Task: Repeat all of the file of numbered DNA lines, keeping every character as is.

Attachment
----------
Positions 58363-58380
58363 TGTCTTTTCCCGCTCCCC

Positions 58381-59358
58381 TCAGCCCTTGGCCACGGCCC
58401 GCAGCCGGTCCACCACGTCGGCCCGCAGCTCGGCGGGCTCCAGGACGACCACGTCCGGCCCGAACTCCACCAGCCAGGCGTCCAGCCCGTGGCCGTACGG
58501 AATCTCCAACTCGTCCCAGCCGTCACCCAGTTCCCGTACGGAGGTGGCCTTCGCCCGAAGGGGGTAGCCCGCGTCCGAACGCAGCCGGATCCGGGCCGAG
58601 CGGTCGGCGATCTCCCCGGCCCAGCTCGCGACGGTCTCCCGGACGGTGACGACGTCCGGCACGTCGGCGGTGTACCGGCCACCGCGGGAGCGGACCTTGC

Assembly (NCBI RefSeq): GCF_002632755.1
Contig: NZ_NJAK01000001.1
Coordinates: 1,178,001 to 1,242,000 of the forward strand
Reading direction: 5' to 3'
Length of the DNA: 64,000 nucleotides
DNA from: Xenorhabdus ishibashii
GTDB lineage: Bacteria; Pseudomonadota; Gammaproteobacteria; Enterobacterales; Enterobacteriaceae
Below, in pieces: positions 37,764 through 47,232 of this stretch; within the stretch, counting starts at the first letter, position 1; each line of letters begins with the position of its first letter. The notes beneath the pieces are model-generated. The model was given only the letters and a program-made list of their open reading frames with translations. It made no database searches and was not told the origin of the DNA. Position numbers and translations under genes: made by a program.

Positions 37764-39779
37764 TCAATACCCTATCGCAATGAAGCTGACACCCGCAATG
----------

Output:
Positions 58363-58380
58363 TGTCTTTTCCCGCTCCCC

Positions 58381-59358
58381 TCAGCCCTTGGCCACGGCCC
58401 GCAGCCGGTCCACCACGTCGGCCCGCAGCTCGGCGGGCTCCAGGACGACCACGTCCGGCCCGAACTCCACCAGCCAGGCGTCCAGCCCGTGGCCGTACGG
58501 AATCTCCAACTCGTCCCAGCCGTCACCCAGTTCCCGTACGGAGGTGGCCTTCGCCCGAAGGGGGTAGCCCGCGTCCGAACGCAGCCGGATCCGGGCCGAG
58601 CGGTCGGCGATCTCCCCGGCCCAGCTCGCGACGGTCTCCCGGACGGTGACGACGTCCGGCACGTCGGCGGTGTACCGGCCACCGCGGGAGCGGACCTTGC

Assembly (NCBI RefSeq): GCF_002632755.1
Contig: NZ_NJAK01000001.1
Coordinates: 1,178,001 to 1,242,000 of the forward strand
Reading direction: 5' to 3'
Length of the DNA: 64,000 nucleotides
DNA from: Xenorhabdus ishibashii
GTDB lineage: Bacteria; Pseudomonadota; Gammaproteobacteria; Enterobacterales; Enterobacteriaceae
Below, in pieces: positions 37,764 through 47,232 of this stretch; within the stretch, counting starts at the first letter, position 1; each line of letters begins with the position of its first letter. The notes beneath the pieces are model-generated. The model was given only the letters and a program-made list of their open reading frames with translations. It made no database searches and was not told the origin of the DNA. Position numbers and translations under genes: made by a program.

Positions 37764-39779
37764 TCAATACCCTATCGCAATGAAGCTGACACCCGCAATG